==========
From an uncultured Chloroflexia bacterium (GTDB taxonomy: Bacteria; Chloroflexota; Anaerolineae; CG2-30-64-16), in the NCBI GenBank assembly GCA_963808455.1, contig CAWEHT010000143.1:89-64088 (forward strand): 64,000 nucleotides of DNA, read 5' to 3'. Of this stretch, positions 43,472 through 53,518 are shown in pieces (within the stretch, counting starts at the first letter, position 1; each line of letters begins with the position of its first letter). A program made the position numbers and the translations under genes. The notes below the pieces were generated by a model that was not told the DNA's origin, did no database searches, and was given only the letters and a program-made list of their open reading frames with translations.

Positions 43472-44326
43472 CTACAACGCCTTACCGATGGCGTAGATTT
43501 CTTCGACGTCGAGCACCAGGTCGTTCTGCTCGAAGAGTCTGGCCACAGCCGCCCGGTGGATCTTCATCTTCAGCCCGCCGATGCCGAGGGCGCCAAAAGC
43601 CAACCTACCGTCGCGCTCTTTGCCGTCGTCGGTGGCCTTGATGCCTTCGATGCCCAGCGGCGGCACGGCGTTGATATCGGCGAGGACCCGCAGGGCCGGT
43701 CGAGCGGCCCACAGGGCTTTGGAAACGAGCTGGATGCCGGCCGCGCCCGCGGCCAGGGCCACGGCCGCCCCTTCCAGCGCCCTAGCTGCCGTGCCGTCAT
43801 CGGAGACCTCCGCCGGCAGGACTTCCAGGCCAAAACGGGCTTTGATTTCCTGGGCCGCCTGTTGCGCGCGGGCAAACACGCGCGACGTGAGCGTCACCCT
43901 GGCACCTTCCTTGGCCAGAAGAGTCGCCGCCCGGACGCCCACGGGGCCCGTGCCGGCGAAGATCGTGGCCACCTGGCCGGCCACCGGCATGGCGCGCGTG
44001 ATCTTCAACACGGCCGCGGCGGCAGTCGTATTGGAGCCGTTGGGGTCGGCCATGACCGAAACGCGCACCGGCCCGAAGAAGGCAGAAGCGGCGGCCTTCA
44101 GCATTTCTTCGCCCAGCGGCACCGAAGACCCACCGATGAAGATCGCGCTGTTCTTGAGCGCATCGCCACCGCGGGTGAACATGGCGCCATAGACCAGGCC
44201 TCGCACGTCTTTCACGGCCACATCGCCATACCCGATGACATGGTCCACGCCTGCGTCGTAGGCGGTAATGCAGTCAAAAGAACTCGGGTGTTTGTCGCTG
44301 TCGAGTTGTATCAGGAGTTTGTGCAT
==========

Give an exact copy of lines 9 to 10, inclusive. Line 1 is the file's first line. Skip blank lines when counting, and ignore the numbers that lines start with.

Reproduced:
44001 ATCTTCAACACGGCCGCGGCGGCAGTCGTATTGGAGCCGTTGGGGTCGGCCATGACCGAAACGCGCACCGGCCCGAAGAAGGCAGAAGCGGCGGCCTTCA
44101 GCATTTCTTCGCCCAGCGGCACCGAAGACCCACCGATGAAGATCGCGCTGTTCTTGAGCGCATCGCCACCGCGGGTGAACATGGCGCCATAGACCAGGCC